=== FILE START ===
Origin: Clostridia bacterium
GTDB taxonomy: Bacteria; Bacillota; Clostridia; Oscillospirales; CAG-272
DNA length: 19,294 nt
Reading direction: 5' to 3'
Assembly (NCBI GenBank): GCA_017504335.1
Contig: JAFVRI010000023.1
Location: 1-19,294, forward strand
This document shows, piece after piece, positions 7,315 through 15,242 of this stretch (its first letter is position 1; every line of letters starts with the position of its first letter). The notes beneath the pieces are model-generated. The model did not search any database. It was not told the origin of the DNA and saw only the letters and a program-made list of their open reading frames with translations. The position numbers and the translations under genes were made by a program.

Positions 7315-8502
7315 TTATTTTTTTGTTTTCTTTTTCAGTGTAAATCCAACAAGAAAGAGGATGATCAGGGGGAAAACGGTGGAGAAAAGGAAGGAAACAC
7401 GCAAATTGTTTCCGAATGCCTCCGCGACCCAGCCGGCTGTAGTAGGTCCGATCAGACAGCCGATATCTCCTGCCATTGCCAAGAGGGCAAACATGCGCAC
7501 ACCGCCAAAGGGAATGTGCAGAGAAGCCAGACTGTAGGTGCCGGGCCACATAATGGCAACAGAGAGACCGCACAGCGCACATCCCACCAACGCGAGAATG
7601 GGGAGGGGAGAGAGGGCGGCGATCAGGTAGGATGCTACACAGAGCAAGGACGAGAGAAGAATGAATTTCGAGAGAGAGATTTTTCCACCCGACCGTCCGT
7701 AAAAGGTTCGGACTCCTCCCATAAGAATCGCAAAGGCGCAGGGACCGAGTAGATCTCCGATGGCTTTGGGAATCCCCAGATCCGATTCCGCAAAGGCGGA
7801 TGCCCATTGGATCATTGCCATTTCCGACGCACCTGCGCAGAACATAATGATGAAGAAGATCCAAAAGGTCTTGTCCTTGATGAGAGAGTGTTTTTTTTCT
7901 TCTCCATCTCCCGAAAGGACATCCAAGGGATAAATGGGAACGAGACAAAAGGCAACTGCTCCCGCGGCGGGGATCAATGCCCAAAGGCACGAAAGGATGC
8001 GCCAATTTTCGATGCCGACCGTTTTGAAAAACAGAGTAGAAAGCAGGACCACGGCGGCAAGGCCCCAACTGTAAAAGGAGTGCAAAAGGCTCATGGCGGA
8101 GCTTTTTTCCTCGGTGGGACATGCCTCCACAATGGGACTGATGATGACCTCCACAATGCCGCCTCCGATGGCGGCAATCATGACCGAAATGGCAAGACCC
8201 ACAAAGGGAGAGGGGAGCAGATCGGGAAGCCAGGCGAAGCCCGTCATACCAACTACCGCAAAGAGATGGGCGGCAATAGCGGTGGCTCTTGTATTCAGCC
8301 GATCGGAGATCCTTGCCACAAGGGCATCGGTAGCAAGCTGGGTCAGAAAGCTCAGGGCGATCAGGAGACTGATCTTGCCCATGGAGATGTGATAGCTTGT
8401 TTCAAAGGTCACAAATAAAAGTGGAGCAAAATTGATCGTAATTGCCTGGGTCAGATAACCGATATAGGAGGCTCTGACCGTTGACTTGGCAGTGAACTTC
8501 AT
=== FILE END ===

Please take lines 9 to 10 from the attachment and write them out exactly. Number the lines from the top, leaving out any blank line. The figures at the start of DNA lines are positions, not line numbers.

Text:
Positions 7315-8502
7315 TTATTTTTTTGTTTTCTTTTTCAGTGTAAATCCAACAAGAAAGAGGATGATCAGGGGGAAAACGGTGGAGAAAAGGAAGGAAACAC